To give a recipe for getting a rough idea, in case you want to, I recommend the following procedure. Select a flat ten-acre ploughed field, so sited that all the surface water of the surrounding country drains into it. Now cut a zig-zag slot about four feet deep and three feet wide diagonally across, dam off as much water as you can so as to leave about a hundred yards of squelchy mud; delve out a hole at one side of the slot, then endeavour to live there for a month on bully beef and damp biscuits, whilst a friend has instructions to fire at you with his Winchester every time you put your head above the surface.

Well, here I was, anyway, and the next thing was to make the best of it. As I have before said, these were the days of the earliest trenches in this war: days when we had none of those desirable "props," such as corrugated iron, floorboards, and sand bags ad lib.

When you made a dug-out in those days you made it out of anything you could find, and generally had to make it yourself. That first night I was "in" I discovered, after a humid hour or so, that our battalion wouldn't fit into the spaces left by the last one, and as regards dug-outs, the truth of that mathematical axiom, "Two's into one, won't go," suddenly dawned on me with painful clearness. I was faced with making a dug-out, and it was raining, of course. (Note.—Whenever I don't state the climatic conditions, read "raining.") After sloshing about in several primitive trenches in the vicinity of the spot where we had fixed our best machine-gun position, my sergeant and I discovered a sort of covered passage in a ditch in front of a communication trench. It was a sort of emergency exit back from a row of ramshackle, water-logged hovels in the ditch to the communication trench. We decided to make use of this passage, and arranged things in such a way that by scooping out the clay walls we made two caves, one behind the other. The front one was about five yards from the machine gun, and you reached the back cave by going through the outer one. It now being about 11 p.m., and having been for the last five hours perpetually on the scramble, through trenches of all sorts, I drew myself into the inner cave to go to sleep.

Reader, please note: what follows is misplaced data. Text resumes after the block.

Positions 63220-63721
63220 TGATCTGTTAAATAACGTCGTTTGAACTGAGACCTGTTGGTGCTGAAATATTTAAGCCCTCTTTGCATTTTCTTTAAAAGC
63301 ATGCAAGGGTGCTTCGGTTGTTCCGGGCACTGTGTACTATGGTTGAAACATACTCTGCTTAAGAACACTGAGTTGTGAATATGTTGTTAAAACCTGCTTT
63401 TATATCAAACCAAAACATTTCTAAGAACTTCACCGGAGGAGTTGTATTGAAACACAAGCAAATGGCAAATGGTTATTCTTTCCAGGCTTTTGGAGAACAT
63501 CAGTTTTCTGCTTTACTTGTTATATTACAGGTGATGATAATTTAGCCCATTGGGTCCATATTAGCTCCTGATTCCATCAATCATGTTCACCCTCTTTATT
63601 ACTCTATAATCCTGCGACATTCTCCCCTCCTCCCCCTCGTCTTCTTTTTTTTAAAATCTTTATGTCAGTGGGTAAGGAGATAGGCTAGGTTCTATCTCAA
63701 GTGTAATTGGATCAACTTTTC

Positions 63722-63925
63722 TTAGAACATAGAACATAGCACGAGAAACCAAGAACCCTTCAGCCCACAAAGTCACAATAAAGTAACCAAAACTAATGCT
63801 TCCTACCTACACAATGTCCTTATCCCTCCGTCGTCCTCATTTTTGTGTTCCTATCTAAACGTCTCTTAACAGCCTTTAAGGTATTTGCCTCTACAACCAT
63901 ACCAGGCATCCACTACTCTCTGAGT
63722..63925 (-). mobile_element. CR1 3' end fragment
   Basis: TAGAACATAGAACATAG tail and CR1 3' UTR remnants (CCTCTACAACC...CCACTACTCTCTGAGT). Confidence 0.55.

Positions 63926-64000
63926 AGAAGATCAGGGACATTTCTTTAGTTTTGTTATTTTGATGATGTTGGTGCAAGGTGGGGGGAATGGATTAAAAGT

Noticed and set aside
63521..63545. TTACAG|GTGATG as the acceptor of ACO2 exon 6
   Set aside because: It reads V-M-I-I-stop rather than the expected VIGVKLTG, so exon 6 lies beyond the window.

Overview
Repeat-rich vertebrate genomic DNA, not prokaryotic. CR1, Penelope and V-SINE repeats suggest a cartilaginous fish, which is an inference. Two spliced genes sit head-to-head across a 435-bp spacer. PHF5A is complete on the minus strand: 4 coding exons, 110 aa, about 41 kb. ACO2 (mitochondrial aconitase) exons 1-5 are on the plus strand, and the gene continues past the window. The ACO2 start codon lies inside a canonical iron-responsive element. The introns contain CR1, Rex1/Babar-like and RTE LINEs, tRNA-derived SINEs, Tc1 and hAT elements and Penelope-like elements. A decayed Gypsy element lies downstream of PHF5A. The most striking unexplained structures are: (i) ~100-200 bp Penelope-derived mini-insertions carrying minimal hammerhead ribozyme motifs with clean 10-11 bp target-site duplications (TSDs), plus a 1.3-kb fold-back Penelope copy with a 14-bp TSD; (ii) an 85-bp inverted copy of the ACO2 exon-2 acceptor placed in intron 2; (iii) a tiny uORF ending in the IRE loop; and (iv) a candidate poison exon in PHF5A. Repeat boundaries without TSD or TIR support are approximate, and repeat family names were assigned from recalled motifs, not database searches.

This little place was about 4 feet long, 3 feet high, and 3 feet wide. I got out my knife, took a scoop out of the clay wall, and fishing out a candle-end from my pocket, stuck it in the niche, lit it and a cigarette. I now lay down and tried to size up the situation and life in general.

Here I was, in this horrible clay cavity, somewhere in Belgium, miles and miles from home. Cold, wet through and covered with mud. This was the first day; and, so far as I could see, the future contained nothing but repetitions of the same thing, or worse.

Nothing was to be heard except the occasional crack of the sniper's shot, the dripping of the rain, and the low murmur of voices from the outer cave.

In the narrow space beside me lay my equipment; revolver, and a sodden packet of cigarettes. Everything damp, cold and dark; candle-end guttering. I think suddenly of something like the Empire or the Alhambra, or anything else that's reminiscent of brightness and life, and then—swish, bang—back to the reality that the damp clay wall is only eighteen inches in front of me; that here I am—that the Boche is just on the other side of the field; and that there doesn't seem the slightest chance of leaving except in an ambulance.

My machine-gun section for the gun near by lay in the front cave, a couple of feet from me; their spasmodic talking gradually died away as, one by one, they dropped off to sleep. One more indignant, hopeless glare at the flickering candle-end, then I pinched the wick, curled up, and went to sleep.

A sudden cold sort of peppermint sensation assailed me; I awoke and sat up. My head cannoned off the clay ceiling, so I partially had to lie down again.

I attempted to strike a match, but found the whole box was damp and sodden. I heard a muttering of voices and a curse or two in the outer cavern, and presently the sergeant entered my sanctum on all fours:

"We're bein' flooded out, sir; there's water a foot deep in this place of ours."

That explains it. I feel all round the back of my greatcoat and find I have been sleeping in a pool of water.